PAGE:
Democrat Phil Steck is a member of the state Assembly. He also is a lawyer, working at a law office two blocks from the Capitol. He says his job as an attorney doesn't affect his work as someone who writes and votes on laws.  

"We don't take cases that conflict with our other clients, I don't take cases that conflict with my role in the Assembly," Steck said.

An appointed commission last year approved pay raises for lawmakers for the first time in 20 years, boosting their pay from $79,500 to $110,000. But the commission also capped how much lawmakers can earn at private-sector jobs at 15 percent of their public salary. The outside income cap was struck down in court challenges.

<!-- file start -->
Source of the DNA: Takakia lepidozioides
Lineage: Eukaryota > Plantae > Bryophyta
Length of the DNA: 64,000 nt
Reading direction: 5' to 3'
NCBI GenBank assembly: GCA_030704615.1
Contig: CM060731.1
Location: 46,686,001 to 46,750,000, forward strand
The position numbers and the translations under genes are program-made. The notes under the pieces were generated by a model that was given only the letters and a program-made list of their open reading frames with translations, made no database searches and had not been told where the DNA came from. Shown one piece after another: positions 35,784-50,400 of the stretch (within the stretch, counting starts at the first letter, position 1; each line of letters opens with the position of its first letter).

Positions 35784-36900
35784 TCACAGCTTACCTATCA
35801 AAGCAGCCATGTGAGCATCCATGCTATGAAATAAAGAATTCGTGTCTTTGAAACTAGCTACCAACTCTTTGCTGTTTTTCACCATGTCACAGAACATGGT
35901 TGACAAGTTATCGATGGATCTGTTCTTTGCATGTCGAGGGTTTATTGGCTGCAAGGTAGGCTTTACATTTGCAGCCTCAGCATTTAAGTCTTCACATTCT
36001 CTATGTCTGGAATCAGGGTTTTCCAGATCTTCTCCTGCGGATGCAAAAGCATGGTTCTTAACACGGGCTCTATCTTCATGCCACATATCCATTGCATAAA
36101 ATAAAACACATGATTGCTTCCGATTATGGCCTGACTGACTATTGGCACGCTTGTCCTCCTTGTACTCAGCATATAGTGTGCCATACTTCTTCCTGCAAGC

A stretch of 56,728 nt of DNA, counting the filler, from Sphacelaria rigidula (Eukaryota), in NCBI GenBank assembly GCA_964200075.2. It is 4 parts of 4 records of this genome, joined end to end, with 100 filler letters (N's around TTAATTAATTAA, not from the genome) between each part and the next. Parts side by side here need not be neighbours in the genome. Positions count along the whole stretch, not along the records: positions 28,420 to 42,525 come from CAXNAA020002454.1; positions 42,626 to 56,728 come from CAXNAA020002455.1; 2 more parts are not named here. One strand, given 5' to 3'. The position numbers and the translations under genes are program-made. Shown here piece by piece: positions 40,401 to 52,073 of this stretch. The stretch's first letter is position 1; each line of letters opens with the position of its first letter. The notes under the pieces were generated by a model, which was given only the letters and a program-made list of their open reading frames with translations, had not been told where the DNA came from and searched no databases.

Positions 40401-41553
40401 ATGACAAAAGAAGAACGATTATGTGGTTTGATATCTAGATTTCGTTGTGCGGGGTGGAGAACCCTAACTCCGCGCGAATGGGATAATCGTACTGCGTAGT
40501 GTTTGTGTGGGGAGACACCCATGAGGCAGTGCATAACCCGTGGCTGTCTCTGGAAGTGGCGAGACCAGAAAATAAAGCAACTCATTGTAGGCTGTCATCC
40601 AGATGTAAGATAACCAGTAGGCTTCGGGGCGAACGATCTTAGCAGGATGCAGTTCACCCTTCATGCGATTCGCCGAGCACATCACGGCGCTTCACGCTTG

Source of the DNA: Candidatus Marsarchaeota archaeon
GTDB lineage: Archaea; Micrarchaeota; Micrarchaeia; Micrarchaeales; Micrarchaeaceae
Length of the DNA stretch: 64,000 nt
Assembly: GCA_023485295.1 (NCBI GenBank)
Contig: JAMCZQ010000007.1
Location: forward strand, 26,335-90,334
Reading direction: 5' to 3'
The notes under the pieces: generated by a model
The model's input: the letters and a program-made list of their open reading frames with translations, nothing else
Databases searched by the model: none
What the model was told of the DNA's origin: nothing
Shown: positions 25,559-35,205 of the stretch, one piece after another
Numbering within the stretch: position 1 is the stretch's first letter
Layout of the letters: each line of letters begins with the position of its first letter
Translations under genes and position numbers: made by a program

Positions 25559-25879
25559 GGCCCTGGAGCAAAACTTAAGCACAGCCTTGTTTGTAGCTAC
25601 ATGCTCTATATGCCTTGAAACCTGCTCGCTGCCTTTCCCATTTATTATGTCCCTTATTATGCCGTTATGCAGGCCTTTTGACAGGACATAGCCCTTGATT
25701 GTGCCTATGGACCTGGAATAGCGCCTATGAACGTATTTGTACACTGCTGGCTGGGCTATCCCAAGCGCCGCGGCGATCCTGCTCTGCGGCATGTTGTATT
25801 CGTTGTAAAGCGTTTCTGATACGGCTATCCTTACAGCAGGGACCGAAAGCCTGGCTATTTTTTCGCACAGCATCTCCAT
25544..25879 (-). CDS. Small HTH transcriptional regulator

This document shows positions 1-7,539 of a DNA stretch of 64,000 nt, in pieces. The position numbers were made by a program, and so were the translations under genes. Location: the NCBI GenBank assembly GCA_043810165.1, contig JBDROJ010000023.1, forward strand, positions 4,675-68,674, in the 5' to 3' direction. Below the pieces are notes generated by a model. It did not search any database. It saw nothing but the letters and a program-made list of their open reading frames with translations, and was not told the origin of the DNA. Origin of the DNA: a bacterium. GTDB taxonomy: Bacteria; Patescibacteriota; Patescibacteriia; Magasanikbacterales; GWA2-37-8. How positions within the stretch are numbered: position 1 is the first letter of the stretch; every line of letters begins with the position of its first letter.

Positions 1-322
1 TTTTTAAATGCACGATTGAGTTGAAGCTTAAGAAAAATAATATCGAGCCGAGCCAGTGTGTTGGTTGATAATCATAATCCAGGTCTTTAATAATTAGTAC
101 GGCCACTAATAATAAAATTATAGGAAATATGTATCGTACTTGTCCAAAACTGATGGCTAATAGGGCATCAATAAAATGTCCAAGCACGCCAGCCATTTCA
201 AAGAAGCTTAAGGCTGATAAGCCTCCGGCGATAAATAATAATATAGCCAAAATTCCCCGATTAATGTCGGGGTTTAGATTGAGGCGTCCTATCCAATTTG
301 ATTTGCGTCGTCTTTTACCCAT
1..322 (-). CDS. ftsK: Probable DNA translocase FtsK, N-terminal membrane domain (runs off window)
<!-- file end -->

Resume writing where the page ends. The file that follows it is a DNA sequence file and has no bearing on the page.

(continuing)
"The problems that have arisen in the Legislature have almost nothing to do with outside income. Taking a bribe has nothing to do with outside income," Steck said.

Good-government groups disagree. New York's state lawmakers have jobs that range from pharmacist to undertaker. But many of them are lawyers. The historic concern has been lawmakers would be unduly influenced by their other jobs. Republican Chairman Nick Langworthy meanwhile took issue with the process.  

"We deserve better from our government. We deserve legislators and a governor with the political courage to actually use the normal legislative process to get the job in this state," Langworthy said. 

Voting directly for a pay raise would have been politically tricky. Instead, lawmakers created a commission to consider it. A similar commission was formed to decide the specifics of public campaign financing.  

"Do this through the normal legislative process if this is what their will is to do. Not through these sneaky, underhanded commissions like the pay raise," Langworthy said.

And lawmakers have said they are unlikely to take up their own outside income ban as a standalone bill.